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Sigma SD15 - Design and Features 2

By Cliff Smith



Our Score:


Compared to most other contemporary digital SLRs the Sigma AD15 is distinctly short on features. While most of its rivals offer HD video recording, often with stereo audio, the SD15 has no video recording mode at all, neither does it have live monitor view. It has no image stabilisation system, although some Sigma lenses do feature optical stabilisation. It also lacks a sensor self-cleaning mechanism, but at least in this case it doesn't really need one. One unique feature of the Sigma body design is a sealed glass cover just inside the lens mount, protecting the sensor and mirror from dust.

The SD15 is also less well equipped in terms of creative photographic options than many of its market rivals. Most other DSLR cameras have a range of customisable pre-sets that can be set up for quick and easy use. The only image tone control available for the SD15 is a single menu option to adjust saturation, contrast and sharpness. It also only offers a maximum ISO setting of 1600, and that with very poor image quality. Several recent DSLRs offer three times this sensitivity. It could be argued that the reason the SD15 seems so limited is that it is primarily designed to be used in Raw mode, and that the custom functions that many cameras apply when shooting can be applied in post-processing, but this doesn't excuse the absence of useful modern features like video recording or live view.

The SD15 does at least have the basic necessary features for DSLR photography. It has a decent exposure metering system, with 77 segment evaluative metering, as well as spot and centre weighted metering, and the range of shutter speeds is on a par with most other DSLRs, 30 seconds to 1/4000th of a second. It also has other common features such as auto exposure bracketing, mirror-up mode, two and ten second self-timer, and it is also one of the few DSLRs on the market with an X-sync socket for use with a studio flash.

Josef Salon

October 22, 2010, 1:31 pm

Sigma should make lenses and forget about cameras, who needs this one especially for this price?

Philip Angell

October 22, 2010, 1:33 pm

I was wondering whether the foveon sensor might mitigate the problems of stage photography under LED lights?


October 22, 2010, 2:05 pm

I love Sigma Cameras, but the SD15 was just a quick money maker until they release the SD1, if I had bought this camera I would be looking at the SD1 spec sheet and crying.

But its still nice see the review, I hope you guys get to review the SD1 soon, that camera will either blow away the competition in image quality or its gona be a lemon.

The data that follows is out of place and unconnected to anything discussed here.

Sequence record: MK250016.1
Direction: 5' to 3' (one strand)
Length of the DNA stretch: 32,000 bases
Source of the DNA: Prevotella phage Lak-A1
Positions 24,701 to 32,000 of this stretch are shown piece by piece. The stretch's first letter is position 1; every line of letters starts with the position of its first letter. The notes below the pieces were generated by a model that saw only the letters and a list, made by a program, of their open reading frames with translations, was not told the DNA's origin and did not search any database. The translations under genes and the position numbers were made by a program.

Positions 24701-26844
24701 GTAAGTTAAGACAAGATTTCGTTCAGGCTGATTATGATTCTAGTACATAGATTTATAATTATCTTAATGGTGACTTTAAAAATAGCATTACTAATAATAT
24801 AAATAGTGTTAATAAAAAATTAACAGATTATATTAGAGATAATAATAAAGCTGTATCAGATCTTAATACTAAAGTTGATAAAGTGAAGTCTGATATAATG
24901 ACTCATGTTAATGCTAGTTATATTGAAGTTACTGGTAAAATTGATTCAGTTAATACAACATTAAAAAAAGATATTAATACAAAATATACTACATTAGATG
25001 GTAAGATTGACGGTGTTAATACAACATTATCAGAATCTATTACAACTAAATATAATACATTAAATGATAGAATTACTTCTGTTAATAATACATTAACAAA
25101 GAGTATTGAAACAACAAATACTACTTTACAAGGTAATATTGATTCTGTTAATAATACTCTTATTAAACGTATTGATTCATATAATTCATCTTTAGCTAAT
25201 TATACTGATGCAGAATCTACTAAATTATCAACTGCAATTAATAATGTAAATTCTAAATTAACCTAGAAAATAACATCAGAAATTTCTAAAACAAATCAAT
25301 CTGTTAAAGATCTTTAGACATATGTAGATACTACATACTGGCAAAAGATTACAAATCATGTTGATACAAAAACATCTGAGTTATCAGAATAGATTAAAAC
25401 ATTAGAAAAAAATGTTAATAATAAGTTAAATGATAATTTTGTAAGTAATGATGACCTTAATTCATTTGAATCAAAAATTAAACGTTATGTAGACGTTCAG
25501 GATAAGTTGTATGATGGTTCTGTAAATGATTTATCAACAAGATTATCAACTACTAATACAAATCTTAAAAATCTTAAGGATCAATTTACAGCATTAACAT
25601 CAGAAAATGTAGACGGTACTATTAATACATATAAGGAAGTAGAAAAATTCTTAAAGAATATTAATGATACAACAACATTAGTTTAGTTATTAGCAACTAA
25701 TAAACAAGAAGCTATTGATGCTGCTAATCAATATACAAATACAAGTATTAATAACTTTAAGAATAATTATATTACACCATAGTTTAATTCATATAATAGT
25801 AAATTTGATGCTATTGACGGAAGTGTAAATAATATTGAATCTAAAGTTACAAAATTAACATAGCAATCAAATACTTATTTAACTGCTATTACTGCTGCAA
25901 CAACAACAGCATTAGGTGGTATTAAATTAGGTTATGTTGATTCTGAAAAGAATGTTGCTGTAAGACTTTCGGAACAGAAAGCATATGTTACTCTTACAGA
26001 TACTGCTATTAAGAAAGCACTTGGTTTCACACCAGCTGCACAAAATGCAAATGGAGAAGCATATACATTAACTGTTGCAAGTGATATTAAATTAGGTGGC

October 22, 2010, 3:16 pm

What planet are they on, releasing a camera where ISO 400 looks comparable to ISO 12800 on a good body?


October 22, 2010, 5:35 pm

It almost makes me feel sick to imagine someone walking away from a shop with this camera, at that price.


October 22, 2010, 8:02 pm

Well, you don't know until you shoot with it. It has something Hasselbladish. It has an outstanding image quality, especially when it comes to details, but it's a camera that should be used only with controlled light environments, like studios. When it comes to price, it's something like Hasselblad - why pay 20.000pounds for an H2D-22 when it cant use high ISO and can't take more than 2fps? It's because they are the essence of photographic equipment, not gadgets who take photos from time to time. Even Nikont takes presentation photos with PhaseOne backs.

I own a few Nikons and used many Canons but my SD14 it's in a class of it's own (a low-end Hass).


October 22, 2010, 10:39 pm

"I own a few Nikons and used many Canons but my SD14 it's in a class of it's own (a low-end Hass)."

A very, very low-end Hass. About the only thing they have in common is the speed of use, or lack thereof!


October 22, 2010, 11:53 pm

Lordie me! Another over-priced, under-specified camera whose only true prowess will be in convincing the gullible to sell it to themselves on some fanciful grounds that it's a step on The True Path To Photographic Righteousness.

Thanks to Sapporodan for hitting this waste of time and money on the water-line, amidships. Camera brands should take clear note when they disappoint their own fans, but never pay attention to sycophants. Sigma should have avoided shooting themselves in the foot; they have a great and hard-won reputation as a lens outfit to nurture.

Have we had an SD1 review yet? If not that seems to be an excellent idea; give Sigma a chance to come up smelling of roses.


October 23, 2010, 3:21 am

Absolute short term financial desperation can be the only reason to release this camera. Shocking. It might be great under controlled conditions, but only if those conditions also include a limit on the size of the picture you're taking.


Ed 3

October 23, 2010, 4:46 am

I just can't imagine anyone choosing this over a Nikon or Canon, Samsung or Olympus, Sony or Pentax...why oh why...especially with that noise at iso 400! Mind boggling!

Ian Syme

October 23, 2010, 8:49 pm

As an SD14 owner I had hoped for great things from the SD15 but alas no......Still the same noise problems and processing speed limitations. Don't get me wrong, the SD14 takes superb images in the right situation but is not the camera to buy to do everything you want from an SLR. Forget serious work at anything higher than iso 100 and RAW format. Guess I'll just have to wait for the SD1 but judging from past endeavours it may be a long wait!


November 4, 2010, 10:47 pm

I have this camera for a few months now. I only shoot raw. It captures images that are better than anything I have seen in my life in this category (DSLRs below 1000 euro).

I agree with that it has serious limitations when it comes to features but image quality is superb.

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